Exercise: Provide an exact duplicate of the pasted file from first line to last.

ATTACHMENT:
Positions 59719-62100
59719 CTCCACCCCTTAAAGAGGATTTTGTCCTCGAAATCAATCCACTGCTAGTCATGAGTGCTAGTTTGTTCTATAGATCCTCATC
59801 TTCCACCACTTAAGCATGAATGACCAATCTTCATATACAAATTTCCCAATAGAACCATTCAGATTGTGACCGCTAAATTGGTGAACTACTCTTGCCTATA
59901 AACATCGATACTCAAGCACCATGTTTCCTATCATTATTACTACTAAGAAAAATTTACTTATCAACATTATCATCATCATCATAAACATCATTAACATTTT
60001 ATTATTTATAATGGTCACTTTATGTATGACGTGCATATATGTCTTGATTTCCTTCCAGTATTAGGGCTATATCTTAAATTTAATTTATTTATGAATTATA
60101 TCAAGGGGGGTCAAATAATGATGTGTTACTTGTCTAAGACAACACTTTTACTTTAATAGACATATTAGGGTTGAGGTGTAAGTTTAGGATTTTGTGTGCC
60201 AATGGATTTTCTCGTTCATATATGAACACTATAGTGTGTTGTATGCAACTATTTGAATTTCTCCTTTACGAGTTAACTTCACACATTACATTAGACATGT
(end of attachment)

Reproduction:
Positions 59719-62100
59719 CTCCACCCCTTAAAGAGGATTTTGTCCTCGAAATCAATCCACTGCTAGTCATGAGTGCTAGTTTGTTCTATAGATCCTCATC
59801 TTCCACCACTTAAGCATGAATGACCAATCTTCATATACAAATTTCCCAATAGAACCATTCAGATTGTGACCGCTAAATTGGTGAACTACTCTTGCCTATA
59901 AACATCGATACTCAAGCACCATGTTTCCTATCATTATTACTACTAAGAAAAATTTACTTATCAACATTATCATCATCATCATAAACATCATTAACATTTT
60001 ATTATTTATAATGGTCACTTTATGTATGACGTGCATATATGTCTTGATTTCCTTCCAGTATTAGGGCTATATCTTAAATTTAATTTATTTATGAATTATA
60101 TCAAGGGGGGTCAAATAATGATGTGTTACTTGTCTAAGACAACACTTTTACTTTAATAGACATATTAGGGTTGAGGTGTAAGTTTAGGATTTTGTGTGCC
60201 AATGGATTTTCTCGTTCATATATGAACACTATAGTGTGTTGTATGCAACTATTTGAATTTCTCCTTTACGAGTTAACTTCACACATTACATTAGACATGT